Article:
NCAR's NWSC: Scientific Data Center Highlights the Efficiency-vs-Sustainability Discussion

The NCAR-Wyoming Supercomputing Center (NWSC) in Wyoming "provides advanced computing services to scientists studying a broad range of disciplines, including weather, climate, oceanography, air pollution, space weather, computational science, energy production, and carbon sequestration. It also houses a landmark data storage and archival facility that will hold, among other scientific data, unique historical climate records." It has also become of the focus our largest Twitter discussion of the 2013.

We first noted the NWSC in our post tracking of ultra-efficient mega data centers. This generating responses about the source of the facility's energy. The issue of "is energy effiecincy inherently green" is a common on this site; the NWSC's role in climate science makes it particularly relevant.

We started out reporting that the NWSC is designed to operate at a PUE of less than 1.1. This makes it, to our knowledge, the most energy-efficient supercomputer facility. Features include "…Wyoming's climatology, which allows for natural cooling during 96% of the year…Water consumption at the NWSC will be reduced by about 4.2 million gallons per year by recycling water, and by using innovative technology and high efficiency fixtures. The NWSC will also rely on daylighting to reduce energy consumption. Waste heat is recycled throughout the building, to heat the office spaces and melt ice and snow on exterior walkways in the winter."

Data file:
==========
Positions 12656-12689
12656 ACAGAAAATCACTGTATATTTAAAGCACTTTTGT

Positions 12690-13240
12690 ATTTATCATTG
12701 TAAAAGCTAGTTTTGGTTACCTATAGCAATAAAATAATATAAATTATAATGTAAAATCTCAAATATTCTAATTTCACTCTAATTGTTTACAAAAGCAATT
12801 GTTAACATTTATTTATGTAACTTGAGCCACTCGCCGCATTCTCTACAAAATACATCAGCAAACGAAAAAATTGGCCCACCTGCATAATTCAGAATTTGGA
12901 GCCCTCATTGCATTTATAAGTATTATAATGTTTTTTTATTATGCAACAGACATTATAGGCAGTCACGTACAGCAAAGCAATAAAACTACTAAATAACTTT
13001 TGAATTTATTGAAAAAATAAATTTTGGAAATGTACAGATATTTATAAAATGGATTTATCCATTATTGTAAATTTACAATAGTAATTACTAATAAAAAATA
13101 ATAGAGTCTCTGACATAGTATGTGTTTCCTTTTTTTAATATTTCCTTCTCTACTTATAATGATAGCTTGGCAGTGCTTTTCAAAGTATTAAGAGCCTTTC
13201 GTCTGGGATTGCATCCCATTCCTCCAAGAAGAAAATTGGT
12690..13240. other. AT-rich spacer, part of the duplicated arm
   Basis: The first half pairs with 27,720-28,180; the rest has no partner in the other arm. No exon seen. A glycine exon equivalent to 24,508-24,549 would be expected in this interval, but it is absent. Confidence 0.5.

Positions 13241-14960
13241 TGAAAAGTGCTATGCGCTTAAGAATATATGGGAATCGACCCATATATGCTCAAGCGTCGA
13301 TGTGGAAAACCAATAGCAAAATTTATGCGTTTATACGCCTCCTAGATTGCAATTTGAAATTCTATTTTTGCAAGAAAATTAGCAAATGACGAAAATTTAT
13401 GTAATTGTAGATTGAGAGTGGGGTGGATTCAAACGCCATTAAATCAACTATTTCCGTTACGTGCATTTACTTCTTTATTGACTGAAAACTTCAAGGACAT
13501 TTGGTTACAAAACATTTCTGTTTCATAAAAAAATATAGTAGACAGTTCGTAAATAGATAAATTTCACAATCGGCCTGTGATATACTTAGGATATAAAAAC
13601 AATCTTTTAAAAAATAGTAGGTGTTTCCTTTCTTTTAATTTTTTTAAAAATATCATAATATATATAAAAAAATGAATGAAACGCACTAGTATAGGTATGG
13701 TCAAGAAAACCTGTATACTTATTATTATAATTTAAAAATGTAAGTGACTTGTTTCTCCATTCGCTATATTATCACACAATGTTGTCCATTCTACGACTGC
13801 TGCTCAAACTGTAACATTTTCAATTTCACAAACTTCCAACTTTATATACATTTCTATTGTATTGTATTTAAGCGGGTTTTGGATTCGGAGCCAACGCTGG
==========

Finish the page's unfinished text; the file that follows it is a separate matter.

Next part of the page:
The NWSC's many sustainability features won it the Uptime Institute's 2013 Green Enterprise IT Award in the Facility Design-Implementation category.

The relative GHG footpoint of an ICT facility is a function of both its efficiency and its generation source. A member of the global Green ICT community asserted that the NWSC is powered by coal-generated electricity, negating the value of PUE.

NCAR says, "NWSC will run on at least 10% renewable energy from wind, twice the current national average", but another government agency reports, "In 2011, 86 percent of net electricity generation in the State came from coal and 13 percent came from renewable energy resources, primarily wind." This makes it seem that NWSC's 10% from renewables is not much of a commitment and the other 90% might well cancel out much of the GHG reduction from the low PUE.

The situation is more subtle, though. Sources tell tell me that the 10% refers to a direct supply from Duke Energy's Happy Jack windpower project. If we assume that 13% of the remaining 90% is also from renewabale sources, than this would put total renewables higher at ~22%. That still appears to leave a twenty-first century endeavor contributing to climate science largely powered by a GHG-intensive legacy fuel source. I'm confident NCAR can improve on this.

Is the tension between climate science and Green ICT just a product of the NWSC? Of course not - climate science needs supercomputing and supercomputing needs a lot of electricity. We first noted the dilemma in a 2009 post on supercomputing at the UK's Met Office.

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